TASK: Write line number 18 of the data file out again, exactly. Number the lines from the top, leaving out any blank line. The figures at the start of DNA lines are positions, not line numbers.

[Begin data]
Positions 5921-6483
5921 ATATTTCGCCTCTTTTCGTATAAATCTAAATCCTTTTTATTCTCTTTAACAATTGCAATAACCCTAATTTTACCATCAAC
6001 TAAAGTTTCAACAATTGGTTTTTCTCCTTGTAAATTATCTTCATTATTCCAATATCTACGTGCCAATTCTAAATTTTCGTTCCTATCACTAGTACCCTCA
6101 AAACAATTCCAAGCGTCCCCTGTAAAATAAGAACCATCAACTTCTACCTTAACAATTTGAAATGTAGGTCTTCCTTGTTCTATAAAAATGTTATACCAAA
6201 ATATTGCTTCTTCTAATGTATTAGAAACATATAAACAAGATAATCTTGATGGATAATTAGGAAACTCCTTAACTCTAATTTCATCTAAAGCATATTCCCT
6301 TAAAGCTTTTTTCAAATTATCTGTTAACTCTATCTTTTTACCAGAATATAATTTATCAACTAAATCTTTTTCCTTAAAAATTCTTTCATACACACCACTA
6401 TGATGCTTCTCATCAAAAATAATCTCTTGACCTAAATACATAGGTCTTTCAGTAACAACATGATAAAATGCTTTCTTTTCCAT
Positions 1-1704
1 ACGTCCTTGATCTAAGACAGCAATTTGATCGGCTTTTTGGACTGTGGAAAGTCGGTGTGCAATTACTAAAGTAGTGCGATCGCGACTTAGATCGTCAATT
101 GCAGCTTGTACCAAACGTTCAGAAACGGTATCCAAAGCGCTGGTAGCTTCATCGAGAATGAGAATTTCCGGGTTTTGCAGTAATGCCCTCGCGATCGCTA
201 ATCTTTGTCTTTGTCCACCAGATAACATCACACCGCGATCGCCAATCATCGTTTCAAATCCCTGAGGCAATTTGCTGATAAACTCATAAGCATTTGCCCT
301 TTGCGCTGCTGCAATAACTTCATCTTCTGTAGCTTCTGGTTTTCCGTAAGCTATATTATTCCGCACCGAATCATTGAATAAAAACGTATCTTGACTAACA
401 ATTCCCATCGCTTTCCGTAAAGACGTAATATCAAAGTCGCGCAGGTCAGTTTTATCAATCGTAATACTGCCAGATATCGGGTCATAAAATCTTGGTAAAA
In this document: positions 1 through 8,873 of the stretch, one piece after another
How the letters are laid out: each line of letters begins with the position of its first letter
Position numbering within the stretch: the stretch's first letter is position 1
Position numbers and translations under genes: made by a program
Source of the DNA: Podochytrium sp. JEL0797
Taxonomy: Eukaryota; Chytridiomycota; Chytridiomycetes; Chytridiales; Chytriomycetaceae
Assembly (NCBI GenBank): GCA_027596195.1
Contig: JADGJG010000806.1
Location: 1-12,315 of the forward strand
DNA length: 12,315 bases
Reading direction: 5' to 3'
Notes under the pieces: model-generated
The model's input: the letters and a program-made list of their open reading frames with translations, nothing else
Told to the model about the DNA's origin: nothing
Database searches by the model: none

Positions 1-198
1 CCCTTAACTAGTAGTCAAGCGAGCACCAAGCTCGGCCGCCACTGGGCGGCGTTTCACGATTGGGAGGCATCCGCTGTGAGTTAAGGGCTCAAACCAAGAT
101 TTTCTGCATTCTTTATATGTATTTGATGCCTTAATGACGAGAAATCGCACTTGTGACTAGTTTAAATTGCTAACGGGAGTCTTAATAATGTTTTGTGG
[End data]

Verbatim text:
Source of the DNA: Podochytrium sp. JEL0797